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May 15, 2021

Interview with Ben Alcock, Lyn McCarthy and Christian Pazzaglia

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Ben Alcock, Lyn McCarthy and Christian Pazzaglia, creators of the Bangalow Film Festival.

Three voices create one vision: Bangalow Film Festival

One of the positives of this Corona Virus is how it’s made many in the entertainment industry innovate how they present and what they present. Three Bangalow Creatives, Lyn McCarthy, Christian Pazzaglia, and Ben Alcock have created the Bangalow Film Festival – with indoor and outdoor screenings planned throughout January. There’s even a drive-in!

How did the idea come about for a Festival?

Christian:  Three creative people, living in Bangalow, and missing all the events that weren’t going ahead because of COVID. We all had cinema experience and were keen to bring people together after an extraordinarily difficult year. For me, as a curator of festivals, it was a particularly tough year for film festivals, not just in Australia but worldwide. At the core of the Bangalow Film Festival is a love of cinema and the belief that watching a film with other people deeply changes the way we are able to experience the film itself. So, we created a new festival for the Northern Rivers in a time when we believe people are crying out for that experience. It’s a carefully curated program of premieres, classics, documentaries, kids films and special screenings – something for everyone.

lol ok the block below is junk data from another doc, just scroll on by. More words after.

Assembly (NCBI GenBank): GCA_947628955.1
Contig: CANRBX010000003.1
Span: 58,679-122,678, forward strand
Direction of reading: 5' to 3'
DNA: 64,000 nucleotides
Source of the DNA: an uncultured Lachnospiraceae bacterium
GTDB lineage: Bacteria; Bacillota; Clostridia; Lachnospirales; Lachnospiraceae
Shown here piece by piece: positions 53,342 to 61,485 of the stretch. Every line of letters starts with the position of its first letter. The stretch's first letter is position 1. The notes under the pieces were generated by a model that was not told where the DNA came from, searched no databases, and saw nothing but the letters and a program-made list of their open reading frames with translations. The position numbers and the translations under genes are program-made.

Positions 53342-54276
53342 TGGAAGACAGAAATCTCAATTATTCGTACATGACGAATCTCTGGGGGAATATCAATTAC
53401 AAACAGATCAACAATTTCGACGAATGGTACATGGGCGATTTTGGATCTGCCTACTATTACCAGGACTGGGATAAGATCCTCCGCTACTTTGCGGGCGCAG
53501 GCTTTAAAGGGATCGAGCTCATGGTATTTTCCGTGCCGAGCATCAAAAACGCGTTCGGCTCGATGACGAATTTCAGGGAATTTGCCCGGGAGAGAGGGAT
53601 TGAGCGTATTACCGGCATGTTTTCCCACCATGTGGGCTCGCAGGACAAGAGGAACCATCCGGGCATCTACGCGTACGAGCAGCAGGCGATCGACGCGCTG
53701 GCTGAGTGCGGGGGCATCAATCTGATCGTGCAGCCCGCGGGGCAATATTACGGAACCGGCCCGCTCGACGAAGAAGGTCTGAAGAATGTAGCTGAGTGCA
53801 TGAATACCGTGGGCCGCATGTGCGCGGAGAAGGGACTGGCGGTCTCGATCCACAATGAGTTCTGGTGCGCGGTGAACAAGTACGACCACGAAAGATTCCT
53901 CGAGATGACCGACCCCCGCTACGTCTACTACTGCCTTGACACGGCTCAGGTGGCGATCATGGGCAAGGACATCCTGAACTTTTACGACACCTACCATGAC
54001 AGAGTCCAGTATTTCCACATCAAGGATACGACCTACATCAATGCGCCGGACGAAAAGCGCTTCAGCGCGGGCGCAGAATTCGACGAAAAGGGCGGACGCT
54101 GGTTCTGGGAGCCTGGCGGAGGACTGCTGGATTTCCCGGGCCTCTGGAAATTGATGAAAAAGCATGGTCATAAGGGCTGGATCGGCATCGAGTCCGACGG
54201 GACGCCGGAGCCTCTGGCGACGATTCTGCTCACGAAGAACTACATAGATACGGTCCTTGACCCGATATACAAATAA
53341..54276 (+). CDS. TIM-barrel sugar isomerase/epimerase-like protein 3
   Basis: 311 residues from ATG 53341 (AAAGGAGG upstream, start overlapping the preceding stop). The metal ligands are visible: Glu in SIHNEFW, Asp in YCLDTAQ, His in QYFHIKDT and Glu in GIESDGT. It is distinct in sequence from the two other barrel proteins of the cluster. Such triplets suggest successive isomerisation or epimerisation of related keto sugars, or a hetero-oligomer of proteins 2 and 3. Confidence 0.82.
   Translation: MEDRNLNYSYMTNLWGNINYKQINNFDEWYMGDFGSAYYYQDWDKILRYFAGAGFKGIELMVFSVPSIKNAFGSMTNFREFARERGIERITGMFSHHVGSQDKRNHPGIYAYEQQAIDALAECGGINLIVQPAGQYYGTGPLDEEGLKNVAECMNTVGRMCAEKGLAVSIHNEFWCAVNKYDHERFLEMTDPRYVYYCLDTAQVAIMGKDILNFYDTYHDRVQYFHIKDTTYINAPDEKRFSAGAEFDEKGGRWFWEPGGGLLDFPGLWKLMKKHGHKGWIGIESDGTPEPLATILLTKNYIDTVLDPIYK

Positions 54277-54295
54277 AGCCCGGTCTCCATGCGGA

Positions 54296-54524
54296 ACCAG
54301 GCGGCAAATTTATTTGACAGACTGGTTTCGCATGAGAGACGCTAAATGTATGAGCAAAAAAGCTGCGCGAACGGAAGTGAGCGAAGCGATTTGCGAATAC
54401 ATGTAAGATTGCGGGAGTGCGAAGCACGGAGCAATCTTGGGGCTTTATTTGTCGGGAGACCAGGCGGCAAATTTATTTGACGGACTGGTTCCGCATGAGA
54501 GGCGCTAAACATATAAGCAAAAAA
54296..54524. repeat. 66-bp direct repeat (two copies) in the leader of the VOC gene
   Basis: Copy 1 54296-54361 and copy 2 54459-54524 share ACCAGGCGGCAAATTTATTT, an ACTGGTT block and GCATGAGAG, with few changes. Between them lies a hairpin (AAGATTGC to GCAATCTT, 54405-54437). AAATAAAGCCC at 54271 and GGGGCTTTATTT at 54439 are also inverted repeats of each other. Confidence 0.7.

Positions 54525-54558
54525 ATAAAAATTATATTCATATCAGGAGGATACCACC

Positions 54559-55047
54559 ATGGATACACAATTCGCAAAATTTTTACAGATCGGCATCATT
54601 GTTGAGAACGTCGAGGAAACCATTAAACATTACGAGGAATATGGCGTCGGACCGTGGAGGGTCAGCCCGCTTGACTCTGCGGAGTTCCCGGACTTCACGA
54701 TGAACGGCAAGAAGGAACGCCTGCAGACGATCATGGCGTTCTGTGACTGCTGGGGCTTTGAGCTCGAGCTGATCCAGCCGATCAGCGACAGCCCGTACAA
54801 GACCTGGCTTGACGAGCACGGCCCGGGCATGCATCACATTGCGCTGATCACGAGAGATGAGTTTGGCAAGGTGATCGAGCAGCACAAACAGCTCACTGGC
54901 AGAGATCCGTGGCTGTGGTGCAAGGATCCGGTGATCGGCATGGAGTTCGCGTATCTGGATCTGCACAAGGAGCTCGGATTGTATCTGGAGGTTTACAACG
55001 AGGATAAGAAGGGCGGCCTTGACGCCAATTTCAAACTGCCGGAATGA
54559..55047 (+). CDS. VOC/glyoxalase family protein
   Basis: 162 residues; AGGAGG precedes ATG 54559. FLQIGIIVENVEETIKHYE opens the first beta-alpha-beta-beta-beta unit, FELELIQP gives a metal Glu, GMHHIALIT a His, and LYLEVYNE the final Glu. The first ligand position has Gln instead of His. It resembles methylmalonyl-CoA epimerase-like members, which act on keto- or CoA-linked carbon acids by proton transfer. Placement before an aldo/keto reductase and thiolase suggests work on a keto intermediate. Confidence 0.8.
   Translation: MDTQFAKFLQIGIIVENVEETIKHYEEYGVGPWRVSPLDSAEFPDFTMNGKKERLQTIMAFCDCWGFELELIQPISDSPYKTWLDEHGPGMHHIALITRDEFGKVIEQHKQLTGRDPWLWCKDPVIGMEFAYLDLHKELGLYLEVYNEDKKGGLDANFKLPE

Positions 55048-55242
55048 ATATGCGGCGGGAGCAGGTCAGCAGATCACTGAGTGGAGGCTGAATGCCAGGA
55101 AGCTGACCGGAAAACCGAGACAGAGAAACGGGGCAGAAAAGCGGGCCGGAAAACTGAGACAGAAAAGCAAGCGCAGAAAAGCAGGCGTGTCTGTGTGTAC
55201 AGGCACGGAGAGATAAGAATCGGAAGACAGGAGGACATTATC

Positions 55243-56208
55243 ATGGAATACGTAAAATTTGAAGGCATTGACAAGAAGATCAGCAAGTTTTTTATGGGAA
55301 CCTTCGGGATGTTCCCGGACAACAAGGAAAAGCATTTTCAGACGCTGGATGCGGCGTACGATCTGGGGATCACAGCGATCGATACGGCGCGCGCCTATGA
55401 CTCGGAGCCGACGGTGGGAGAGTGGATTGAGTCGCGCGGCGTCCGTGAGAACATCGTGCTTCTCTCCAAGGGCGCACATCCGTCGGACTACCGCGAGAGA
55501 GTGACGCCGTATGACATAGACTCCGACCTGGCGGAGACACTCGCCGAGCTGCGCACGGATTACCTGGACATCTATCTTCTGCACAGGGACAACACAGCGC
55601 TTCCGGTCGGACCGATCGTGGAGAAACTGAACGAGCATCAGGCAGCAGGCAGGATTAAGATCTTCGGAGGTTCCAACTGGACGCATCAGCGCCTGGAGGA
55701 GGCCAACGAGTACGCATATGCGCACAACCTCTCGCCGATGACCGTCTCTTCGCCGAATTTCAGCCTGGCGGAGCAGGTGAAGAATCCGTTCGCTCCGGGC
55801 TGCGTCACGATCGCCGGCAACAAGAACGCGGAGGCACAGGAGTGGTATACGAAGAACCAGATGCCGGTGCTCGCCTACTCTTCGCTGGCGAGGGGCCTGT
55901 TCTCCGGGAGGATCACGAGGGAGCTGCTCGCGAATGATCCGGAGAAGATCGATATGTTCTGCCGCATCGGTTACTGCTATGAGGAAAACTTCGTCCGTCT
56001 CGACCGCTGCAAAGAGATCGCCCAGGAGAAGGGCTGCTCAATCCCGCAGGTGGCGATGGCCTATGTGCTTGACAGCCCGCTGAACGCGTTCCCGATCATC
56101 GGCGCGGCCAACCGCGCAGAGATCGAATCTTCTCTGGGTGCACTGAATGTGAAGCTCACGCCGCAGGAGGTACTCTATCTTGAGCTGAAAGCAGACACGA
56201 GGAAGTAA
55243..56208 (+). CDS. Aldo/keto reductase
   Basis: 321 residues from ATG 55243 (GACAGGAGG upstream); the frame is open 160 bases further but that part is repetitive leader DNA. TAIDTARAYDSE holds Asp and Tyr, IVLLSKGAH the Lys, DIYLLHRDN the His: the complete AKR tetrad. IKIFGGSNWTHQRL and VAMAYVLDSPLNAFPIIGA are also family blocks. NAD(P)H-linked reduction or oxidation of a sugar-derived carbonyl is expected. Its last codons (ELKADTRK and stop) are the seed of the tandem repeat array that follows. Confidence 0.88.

What made you think of a drive-in? Are people in their cars? How are you doing the sound?

Ben: I’ve been running an occasional, pop-up drive-in at the Bangalow Showgrounds for a few years now. It’s always popular, pretty much all-weather, and has a super-fun retro vibe to it. When the weather’s fine, our regular punters will spill out of their cars and set up blankets, beanbags, deck chairs and other comforts and settle in for a fun night under the stars. Others reverse their vehicles into their designated spots and set up, all cosy, in the back. Utes are especially good for this. And the sound? Through some modern technological wizardry, it’s broadcast straight to your car stereo. Tune into the special frequency and – presto! Movie magic.

You are revisiting classics like Fist Full of Dollars and La Dolce Vita – why did you decide to show those films?

Christian: All classics in the program are simply masterpieces of cinema and give us an opportunity to create events around their screenings. We open the festival with La Dolce Vita. It’s a very rare chance to watch Federico Fellini’s most beloved film on the big screen. We’re inviting people to head to Bangalow, dress ‘60s style and relive the era of the drive-in. We’re also encouraging anyone with a vintage car to bring it along. It’s going to be a glamorous and fun event under the stars. With Wake in Fright we wanted to focus the spotlight on one of our most influential Australian films. It’s also the film’s 50th birthday. And for Fistful of Dollars we have commissioned a new soundtrack by the Italio-Australian composer Chiara Costanza, which will serve as a tribute to the late Ennio Morricone’s music, through a re-interpretation of his original score. All three will be screened in digitally restored versions. 

We have the Byron Film Festival, and Flickerfest hits town soon – how is Bangalow’s film festival different?